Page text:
MARQUEZ: Like I said, if something comes out that proves that he did something illegal, of course I’m not going to support any of that.

SOBOROFF: But for the time being?

MARQUEZ: He’s good.

WELKER: Thanks for that report, Jacob. I always love Jacob’s reporting.

Now I want to bring in my guests back, Eugene Scott, national political reporter for The Washington Post, and Tim Alberta, national political reporter for Politico. Thanks guys for sticking around. A lot to chew on there. Before we get to what we just heard in Jacob’s spot, though, I want to remind our viewers of how President Trump started his campaign.

DONALD TRUMP [JUNE 16, 2015]: When Mexico sends its people, they’re not sending their best. They’re bringing drugs, they’re bringing crime, they’re rapists, and some, I assume, are good people.

WELKER: Tim, when he first spoke those words, everyone said, “That’s it, he doesn’t have a shot.” You just heard one voter there in that conversation say, “I actually feel better about him now that he’s in office.” How do you square all of that?

TIM ALBERTA: Well, look, it’s a great reminder that the Latino community is not a monolith, electorally speaking. I think a couple of things. First, President Trump actually was elected with a slightly higher percentage nationwide than Mitt Romney was. According to exit polls, 28% for trump, 27% for Romney, Latino voters nationwide. I think the number was 29% in Nevada.

That having been said, Donald Trump lost the state of Nevada by about two and a half points. Now, if the exit poll is even remotely accurate, at about 29% Latino voters, that’s a state that is about 50/50. It’s basically a majority-minority state at this point with Latino voters playing an overwhelming part of the vote share there. If Donald Trump were to have scored even 35% to 37% of that Latino vote, than he wins Nevada.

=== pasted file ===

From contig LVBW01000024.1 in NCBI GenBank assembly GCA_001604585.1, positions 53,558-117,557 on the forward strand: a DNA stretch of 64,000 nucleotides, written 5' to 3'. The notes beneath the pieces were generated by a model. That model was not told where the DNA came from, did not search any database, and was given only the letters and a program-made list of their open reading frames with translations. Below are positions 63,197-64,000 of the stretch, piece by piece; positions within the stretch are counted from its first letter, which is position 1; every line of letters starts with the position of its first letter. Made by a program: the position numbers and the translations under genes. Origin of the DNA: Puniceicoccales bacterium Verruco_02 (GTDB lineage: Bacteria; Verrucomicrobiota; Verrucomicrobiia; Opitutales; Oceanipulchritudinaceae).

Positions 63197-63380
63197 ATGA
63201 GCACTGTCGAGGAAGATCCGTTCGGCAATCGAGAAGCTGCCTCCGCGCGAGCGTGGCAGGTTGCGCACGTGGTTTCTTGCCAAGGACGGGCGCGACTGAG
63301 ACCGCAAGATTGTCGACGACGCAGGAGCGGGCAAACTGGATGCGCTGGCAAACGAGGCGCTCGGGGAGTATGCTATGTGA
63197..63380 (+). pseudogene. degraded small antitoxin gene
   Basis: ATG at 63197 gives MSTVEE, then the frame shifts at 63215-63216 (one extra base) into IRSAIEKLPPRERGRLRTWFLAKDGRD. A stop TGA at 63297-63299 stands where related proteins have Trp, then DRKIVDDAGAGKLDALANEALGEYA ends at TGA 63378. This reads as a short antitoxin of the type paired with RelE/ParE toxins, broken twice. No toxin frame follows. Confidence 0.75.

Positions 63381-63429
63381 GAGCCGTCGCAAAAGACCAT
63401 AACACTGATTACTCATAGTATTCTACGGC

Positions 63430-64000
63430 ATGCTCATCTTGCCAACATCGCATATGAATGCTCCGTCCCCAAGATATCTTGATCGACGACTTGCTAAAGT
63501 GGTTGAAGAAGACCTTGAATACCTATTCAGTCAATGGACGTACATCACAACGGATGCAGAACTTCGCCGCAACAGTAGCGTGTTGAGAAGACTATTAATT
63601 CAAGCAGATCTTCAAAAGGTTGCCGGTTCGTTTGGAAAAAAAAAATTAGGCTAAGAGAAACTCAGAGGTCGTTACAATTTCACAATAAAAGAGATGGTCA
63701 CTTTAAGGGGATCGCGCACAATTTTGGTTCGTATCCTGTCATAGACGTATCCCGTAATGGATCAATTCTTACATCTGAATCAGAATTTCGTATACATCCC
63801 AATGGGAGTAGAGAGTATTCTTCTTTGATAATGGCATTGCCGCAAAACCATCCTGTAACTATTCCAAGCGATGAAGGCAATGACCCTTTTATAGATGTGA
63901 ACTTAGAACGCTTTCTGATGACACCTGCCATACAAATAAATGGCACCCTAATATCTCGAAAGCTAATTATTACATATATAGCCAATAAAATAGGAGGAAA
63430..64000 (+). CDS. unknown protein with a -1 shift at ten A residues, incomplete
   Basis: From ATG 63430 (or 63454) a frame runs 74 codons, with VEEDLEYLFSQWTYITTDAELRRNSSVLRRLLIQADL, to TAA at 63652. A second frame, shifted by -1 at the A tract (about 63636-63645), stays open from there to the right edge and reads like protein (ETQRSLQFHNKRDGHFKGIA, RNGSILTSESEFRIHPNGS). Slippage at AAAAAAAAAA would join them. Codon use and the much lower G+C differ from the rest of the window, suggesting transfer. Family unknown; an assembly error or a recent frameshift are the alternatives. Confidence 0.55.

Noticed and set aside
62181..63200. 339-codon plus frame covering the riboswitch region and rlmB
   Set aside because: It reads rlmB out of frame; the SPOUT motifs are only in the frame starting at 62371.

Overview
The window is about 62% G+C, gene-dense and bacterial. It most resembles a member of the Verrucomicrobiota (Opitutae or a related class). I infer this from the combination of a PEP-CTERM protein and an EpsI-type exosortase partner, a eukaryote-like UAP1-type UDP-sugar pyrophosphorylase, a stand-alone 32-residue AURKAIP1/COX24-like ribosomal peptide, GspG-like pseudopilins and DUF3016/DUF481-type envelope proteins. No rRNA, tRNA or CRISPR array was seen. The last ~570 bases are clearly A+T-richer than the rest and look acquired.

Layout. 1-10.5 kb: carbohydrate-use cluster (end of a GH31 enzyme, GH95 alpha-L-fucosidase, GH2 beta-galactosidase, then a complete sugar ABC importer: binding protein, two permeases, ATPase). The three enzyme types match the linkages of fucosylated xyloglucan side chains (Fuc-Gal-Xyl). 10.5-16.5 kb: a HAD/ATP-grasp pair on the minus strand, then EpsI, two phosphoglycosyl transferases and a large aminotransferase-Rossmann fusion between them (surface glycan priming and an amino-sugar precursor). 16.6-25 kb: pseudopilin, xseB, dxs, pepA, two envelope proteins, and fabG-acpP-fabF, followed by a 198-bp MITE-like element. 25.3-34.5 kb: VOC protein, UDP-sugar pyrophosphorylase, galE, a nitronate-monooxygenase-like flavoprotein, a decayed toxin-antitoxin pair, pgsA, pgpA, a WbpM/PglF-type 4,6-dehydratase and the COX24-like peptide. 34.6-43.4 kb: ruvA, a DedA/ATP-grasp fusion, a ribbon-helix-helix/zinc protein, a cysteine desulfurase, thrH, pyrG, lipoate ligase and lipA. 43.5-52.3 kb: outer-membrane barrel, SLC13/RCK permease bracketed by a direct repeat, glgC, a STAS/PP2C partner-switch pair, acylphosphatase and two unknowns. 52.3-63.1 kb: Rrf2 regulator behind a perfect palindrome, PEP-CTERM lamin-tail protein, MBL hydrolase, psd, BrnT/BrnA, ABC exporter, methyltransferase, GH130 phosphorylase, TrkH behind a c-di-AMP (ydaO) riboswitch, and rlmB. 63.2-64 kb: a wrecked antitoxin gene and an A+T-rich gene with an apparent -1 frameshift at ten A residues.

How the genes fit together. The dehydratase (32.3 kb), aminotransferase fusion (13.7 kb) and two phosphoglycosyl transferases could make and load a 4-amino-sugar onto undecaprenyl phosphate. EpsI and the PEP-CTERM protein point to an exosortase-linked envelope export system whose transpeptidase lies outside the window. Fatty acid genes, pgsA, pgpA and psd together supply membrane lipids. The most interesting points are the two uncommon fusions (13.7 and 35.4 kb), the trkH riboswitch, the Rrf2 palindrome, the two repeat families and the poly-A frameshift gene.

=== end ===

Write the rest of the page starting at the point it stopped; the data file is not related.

So on the one hand, I think it’s valuable to hear the perspective of some Latino voters in that state who said, “Yes, we proudly supported Trump, we still support him.” But overwhelmingly, if you look at 29 versus 71% who did not, you have to wonder, as he’s heading toward re-election in 2020, if the President needs to build on that existing support that he established in 2012 [sic].

WELKER: It’s a great question. And, Eugene, one of the things that struck me is you heard that caller talking about DACA. He said, “Hey, wait a minute, the way that President Obama put it in place, it wasn’t meant to last.” So that voter isn’t pointing the finger at President Trump. And yet, here in political circles, a lot of folks thought, “Oh, that’s going to cost him with Latino voters.” Are we thinking about this in the wrong way?

EUGENE SCOTT: I certainly think so. I covered politics in Arizona during the election and before the election. And what I saw when I spoke with many voters is pretty similar to what I saw with all demographics that supported Donald Trump. People who supported Trump, who got on the Trump train, are generally going to stay on, whether they’re Latino, evangelical, working class, women, college educated. And so, to look at  people who backed Trump and to think that they voted primarily from a place of being concerned about how he spoke about demographics, it’s not why they supported him. And I think that’s what he was trying to explain.

WELKER: And very quickly, before we go, we had a little bit of a mini political earthquake this week, Democrats winning big in various states, but particularly Virginia and New Jersey. When you look toward 2018 and Democrats saying, “Hey, now we have a real shot at trying to take back the House, maybe even take back the Senate,” how important are Latino voters gonna be in 2018?

ALBERTA: Well, in some of these battleground states, more important than others. And in Virginia, you have a perfect example of a state that’s demographically transformed over the last two decades and the political transformation has been a corollary. And you’re going to see that in some of the other major battleground states in 2018, where Republicans are trying to flip Senate seats, and where, in some of these individual House districts, especially suburban districts outside of big cities, you have booming Hispanic populations.

WELKER: Alright, Tim and Eugene, thank you so much for another great conversation, really appreciate it.